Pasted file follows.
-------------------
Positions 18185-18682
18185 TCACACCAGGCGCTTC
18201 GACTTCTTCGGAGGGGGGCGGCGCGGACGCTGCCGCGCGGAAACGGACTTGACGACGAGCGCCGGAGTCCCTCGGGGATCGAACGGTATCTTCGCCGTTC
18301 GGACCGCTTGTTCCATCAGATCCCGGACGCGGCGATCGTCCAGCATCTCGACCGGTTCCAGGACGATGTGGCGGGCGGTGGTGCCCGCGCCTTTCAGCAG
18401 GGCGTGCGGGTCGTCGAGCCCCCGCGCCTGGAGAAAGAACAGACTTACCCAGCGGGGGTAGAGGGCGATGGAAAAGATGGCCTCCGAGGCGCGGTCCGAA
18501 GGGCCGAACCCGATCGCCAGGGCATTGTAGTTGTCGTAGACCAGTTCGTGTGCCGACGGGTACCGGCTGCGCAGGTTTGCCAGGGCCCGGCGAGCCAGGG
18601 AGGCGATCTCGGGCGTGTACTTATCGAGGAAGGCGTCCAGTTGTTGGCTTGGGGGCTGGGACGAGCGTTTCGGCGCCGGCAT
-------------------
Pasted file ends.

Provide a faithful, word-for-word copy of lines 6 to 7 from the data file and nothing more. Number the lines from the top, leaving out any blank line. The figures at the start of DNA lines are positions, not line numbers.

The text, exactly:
18501 GGGCCGAACCCGATCGCCAGGGCATTGTAGTTGTCGTAGACCAGTTCGTGTGCCGACGGGTACCGGCTGCGCAGGTTTGCCAGGGCCCGGCGAGCCAGGG
18601 AGGCGATCTCGGGCGTGTACTTATCGAGGAAGGCGTCCAGTTGTTGGCTTGGGGGCTGGGACGAGCGTTTCGGCGCCGGCAT